The shaft that it is attached to the Radius is 38 inches tall. As such, it’s the perfect height for adults of average heights. It is made from resin-encased carbon-treated steel. It is extremely durable and wear-resistant.
The Radius’s head is constructed from extremely durable and long-lasting steel. It features an extra-wide spade-shaped blade. In this case, the blade does not have a center cutout. As such, users need to place one or both of their feet on the top of the blade in order to dig the edger into the earth.
We love that you don’t need electricity or gas to get this powerful edger going. While it requires a bit of elbow grease, its ergonomic design makes it comfortable and efficient.
Yard Butler Step Edger Manual Steel
- EASY TO USE AND MAKE YOUR YARD LINES NEAT, TRIM, AND TIDY. Creates deep, clean edges along sidewalks, driveways, patios, gardens, and grass lawns.
- UNIQUE LONG HANDLED EDGER DESIGN centers weight over cutting blade for easy edging, foot bar provides extra leverage, and cushioned handle grips for comfort.
- PERFECT FOR GROOMING AROUND TREES, SHRUBS, AND FLOWER BEDS. Also useful for installing plastic edging.
Last update on 2020-01-31 // Source: Amazon Affiliates
The Yard Butler Step Edger Manual Steel is yet another traditional landscaping tool with a few modern improvements. This edger has a super wide 180-degree rounded blade. It offers a whopping 9 inches of ground coverage.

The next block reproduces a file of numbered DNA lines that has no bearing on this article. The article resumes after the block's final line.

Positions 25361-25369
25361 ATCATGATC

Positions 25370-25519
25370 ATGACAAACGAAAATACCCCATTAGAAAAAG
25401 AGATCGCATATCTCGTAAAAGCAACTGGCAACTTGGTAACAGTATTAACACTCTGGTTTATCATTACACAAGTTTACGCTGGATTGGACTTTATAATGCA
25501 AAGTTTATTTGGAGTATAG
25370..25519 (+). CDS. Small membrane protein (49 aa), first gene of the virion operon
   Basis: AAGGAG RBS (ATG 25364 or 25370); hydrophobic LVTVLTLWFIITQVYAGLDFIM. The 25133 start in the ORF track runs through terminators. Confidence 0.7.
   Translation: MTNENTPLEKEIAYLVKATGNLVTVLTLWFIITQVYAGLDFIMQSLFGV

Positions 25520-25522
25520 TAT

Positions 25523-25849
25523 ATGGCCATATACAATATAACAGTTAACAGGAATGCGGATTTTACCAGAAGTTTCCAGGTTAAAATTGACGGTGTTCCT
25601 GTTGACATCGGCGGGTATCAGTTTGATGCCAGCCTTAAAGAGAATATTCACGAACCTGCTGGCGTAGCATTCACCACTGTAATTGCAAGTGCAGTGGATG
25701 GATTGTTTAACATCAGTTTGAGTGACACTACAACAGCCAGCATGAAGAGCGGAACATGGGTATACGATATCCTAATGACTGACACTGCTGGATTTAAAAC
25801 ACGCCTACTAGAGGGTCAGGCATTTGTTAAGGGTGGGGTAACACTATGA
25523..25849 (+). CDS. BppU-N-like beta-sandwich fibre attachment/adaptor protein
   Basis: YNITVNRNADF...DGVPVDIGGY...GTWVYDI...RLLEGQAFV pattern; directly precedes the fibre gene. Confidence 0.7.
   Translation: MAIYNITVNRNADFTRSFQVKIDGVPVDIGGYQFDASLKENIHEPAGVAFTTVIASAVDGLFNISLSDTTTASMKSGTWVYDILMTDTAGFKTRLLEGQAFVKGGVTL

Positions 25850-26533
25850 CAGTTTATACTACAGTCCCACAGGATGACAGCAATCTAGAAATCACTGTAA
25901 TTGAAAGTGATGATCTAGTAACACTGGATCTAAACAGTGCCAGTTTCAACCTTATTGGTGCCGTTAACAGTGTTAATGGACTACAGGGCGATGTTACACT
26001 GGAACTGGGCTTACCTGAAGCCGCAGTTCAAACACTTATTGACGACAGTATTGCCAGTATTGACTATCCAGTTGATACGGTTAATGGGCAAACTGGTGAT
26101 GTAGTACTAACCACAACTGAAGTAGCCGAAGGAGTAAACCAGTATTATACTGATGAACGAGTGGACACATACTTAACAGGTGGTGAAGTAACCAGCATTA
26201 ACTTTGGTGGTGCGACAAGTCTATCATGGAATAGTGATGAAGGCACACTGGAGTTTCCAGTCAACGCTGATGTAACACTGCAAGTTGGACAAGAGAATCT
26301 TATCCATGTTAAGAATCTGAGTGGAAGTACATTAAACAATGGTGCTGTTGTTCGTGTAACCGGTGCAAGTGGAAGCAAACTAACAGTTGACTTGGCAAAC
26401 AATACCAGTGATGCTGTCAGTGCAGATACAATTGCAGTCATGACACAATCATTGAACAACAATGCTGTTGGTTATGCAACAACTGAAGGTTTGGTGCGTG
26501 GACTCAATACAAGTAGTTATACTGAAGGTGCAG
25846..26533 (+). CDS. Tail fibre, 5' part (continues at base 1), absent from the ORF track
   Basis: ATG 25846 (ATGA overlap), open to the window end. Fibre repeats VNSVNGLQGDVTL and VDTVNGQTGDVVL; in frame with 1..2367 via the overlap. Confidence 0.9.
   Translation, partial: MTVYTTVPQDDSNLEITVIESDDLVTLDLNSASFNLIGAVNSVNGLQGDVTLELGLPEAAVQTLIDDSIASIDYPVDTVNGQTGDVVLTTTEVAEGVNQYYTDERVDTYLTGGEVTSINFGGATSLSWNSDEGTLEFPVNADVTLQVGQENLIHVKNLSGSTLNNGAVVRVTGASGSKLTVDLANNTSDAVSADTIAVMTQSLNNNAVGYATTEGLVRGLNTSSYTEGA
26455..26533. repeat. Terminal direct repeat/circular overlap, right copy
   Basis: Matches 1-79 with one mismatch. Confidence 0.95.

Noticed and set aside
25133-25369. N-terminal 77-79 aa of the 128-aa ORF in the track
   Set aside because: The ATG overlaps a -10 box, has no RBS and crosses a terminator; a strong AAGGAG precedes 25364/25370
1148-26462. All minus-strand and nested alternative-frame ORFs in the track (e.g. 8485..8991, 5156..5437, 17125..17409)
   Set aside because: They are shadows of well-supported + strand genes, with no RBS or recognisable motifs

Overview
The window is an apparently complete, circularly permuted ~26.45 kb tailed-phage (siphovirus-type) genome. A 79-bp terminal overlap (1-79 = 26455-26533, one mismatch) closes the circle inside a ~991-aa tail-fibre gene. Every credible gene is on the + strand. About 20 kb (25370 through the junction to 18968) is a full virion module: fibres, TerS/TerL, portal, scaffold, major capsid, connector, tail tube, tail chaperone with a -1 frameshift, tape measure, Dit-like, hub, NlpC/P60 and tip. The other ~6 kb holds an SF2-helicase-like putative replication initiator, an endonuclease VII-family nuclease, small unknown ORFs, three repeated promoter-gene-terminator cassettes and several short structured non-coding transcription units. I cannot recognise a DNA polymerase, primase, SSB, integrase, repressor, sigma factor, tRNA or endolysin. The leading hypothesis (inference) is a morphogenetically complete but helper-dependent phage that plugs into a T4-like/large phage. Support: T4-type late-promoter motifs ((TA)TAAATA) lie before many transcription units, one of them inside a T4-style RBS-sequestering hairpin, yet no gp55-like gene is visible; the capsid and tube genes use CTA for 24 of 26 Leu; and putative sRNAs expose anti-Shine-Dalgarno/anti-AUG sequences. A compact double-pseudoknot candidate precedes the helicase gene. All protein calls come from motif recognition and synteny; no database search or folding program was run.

It has a steel shaft that measures around 35 inches from the ground. The shaft is extremely durable thanks to its steel-welded joints. Its hip-level height is ideal for most adults. However, it might be a bit cumbersome for large individuals.
The edger’s T-shaped handle has extended grips for better weight distribution. The handles even boast a foamy casing that makes this edger comfortable enough to use during extended projects.
One of our favorite things about the Yard Butler Edger is its stirrup-like step. Users can insert their foot of choice directly above the rounded blade. This enables them to edge an entire area in one continuous motion. These put less stress on a user’s body.
While there’s not much to dislike about the Yard Butler, many customers recommend having it professionally sharpened. This can be done inexpensively at most hardware stores.
Fiskars 38.5 Inch Long-handle Steel Edger
- Ideal for edging walkways and gardens
- Steel blade slices cleanly through dense turf
- Large foot platform makes it easy to maximize force with your body weight
Last update on 2020-01-31 // Source: Amazon Affiliates
The Fiskars 38.5-inch long-Handled Steel Edger is a simple, low-maintenance tool that can dramatically improve the look of your property. This edger is made of steel. Although, its blade and shaft are glazed in a matte black weather-resistant coating.
We found that the Fiskars 38.5-inch shaft was the perfect height for the average-sized adult. We also felt that the blade was securely attached to the shaft, giving us no reason to worry about it breaking.